“It’s my living room,” says Shannon Lugannani. “I’m here every night. It is like my home, and I want my guests to feel the same way.” Lugannani, 43, is talking about his restaurant, Word of Mouth, on Osprey.
Word of Mouth first appeared in these parts more than a decade ago on Clark Road. Today, there are three locations: Gulfgate, Cattlemen Road at Bee Ridge and downtown on Osprey. Jeremy Adams owns two of the restaurants and 50% of the third; Lugannani owns the other 50% of the third restaurant. The brand is well-established as a breakfast-and-lunch place; the news is that downtown serves dinner, as well.
Not only is there dinner, there is a different special every day priced at only $9.99, including bread, soup or salad, plus starch and veggie as appropriate. Tuesday it is prime rib, Wednesday is Italian, Thursday is brisket, Friday is filet mignon and Saturday is “chef’s choice.” And there are always one or two additional dinner specialties in the $12 to $13 range.
Lugannani’s strategy with the $9.99 dinner is to have people discover the restaurant.
“If a single person goes to the store and buys the ingredients for the same dish, he can’t cook it for $10,” he says. “My goal is to for them to say, ‘Wow … Word of Mouth’s $10 dinner is as good or better than a $30 dinner other places.’”
Food-wise, Word of Mouth includes healthier alternatives. Lugannani claims “ours is the best fruit cup in town,” because he goes to the market (Detwiler’s Farm Market on South Packinghouse Road and Palmer Boulevard) daily to buy fruit, and the restaurant makes it fresh every day. Their tuna salad is also house-made daily with tongol tuna, which has lower concentrations of mercury. There are lots of salads on the menu, and the restaurant does not have a deep fryer. Dressings, soups, muffins, scones and biscuits are made in-house. They do not serve day-old pastry; anything left at the end of the day is given to dinner customers.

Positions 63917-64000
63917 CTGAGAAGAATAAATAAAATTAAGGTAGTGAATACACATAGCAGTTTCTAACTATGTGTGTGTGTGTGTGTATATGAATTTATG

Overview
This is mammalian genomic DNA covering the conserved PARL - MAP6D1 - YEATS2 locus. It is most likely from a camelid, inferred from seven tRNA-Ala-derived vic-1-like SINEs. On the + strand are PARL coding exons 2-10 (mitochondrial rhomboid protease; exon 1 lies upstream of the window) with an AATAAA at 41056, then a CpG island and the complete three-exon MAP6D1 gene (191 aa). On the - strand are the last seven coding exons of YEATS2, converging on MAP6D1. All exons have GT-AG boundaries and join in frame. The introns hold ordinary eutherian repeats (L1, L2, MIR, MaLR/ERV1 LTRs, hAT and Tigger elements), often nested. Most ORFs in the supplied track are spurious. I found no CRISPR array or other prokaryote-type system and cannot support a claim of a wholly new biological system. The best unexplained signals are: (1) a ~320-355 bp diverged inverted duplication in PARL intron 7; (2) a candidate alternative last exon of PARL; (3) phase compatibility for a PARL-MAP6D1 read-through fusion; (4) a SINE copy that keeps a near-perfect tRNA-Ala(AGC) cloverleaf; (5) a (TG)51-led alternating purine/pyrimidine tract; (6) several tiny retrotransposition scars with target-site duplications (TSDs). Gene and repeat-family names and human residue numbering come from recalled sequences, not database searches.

The kitchen at Word of Mouth is run by Stephen Wahle, a certified executive chef with the American Culinary Federation. The two key waitstaff have been working there since the restaurant opened three years ago. The space is generous, and it feels like Florida, with floor-to-ceiling windows and an attractive outside dining area. “Regulars” account for about 60% of the restaurant’s business. Although there’s no liquor, there is a nice selection of beer and well-priced wines (Malbec is $6 per glass, for example). And there’s a counter for those who want something on which to rest their elbows. Cheers!
WORD OF MOUTH DOWNTOWN
Address: 711 S. Osprey Ave., Sarasota
Hours: 7:30 a.m. to 2:30 p.m. Monday; 7:30 a.m. to 8 p.m. Tuesday through Thursday; 7:30 a.m. to 9 p.m. Friday and Saturday; and 7:30 a.m. to 2 p.m. Sunday.
(This is Chef Stephen Wahle’s recipe for a single serving)
Old Bay seasoning
2 tablespoons butter
2 tablespoons oil
5 ounces flounder filet
1/2 cup half-and-half
Salt and pepper
1 1/4 cups baby spinach, loosely packed
Preheat oven to 350 degrees.
Dredge flounder in seasoned flour. Heat 1 tablespoon oil and 1 tablespoon butter over high heat until foam subsides, then quickly sauté fish on both sides.
Transfer to oven to finish cooking, approximately 10 minutes, or until cooked to desired degree of doneness.
Heat half-and-half. Work remaining tablespoon of butter and an equal amount of flour into a paste and whisk it into hot liquid in small bits until sauce achieves desired thickness. Season with Old Bay, salt and pepper.
Quickly sauté spinach in remaining tablespoon of oil, drain and add to sauce.
To plate: Place flounder on a bed of yellow rice and top with sauce.
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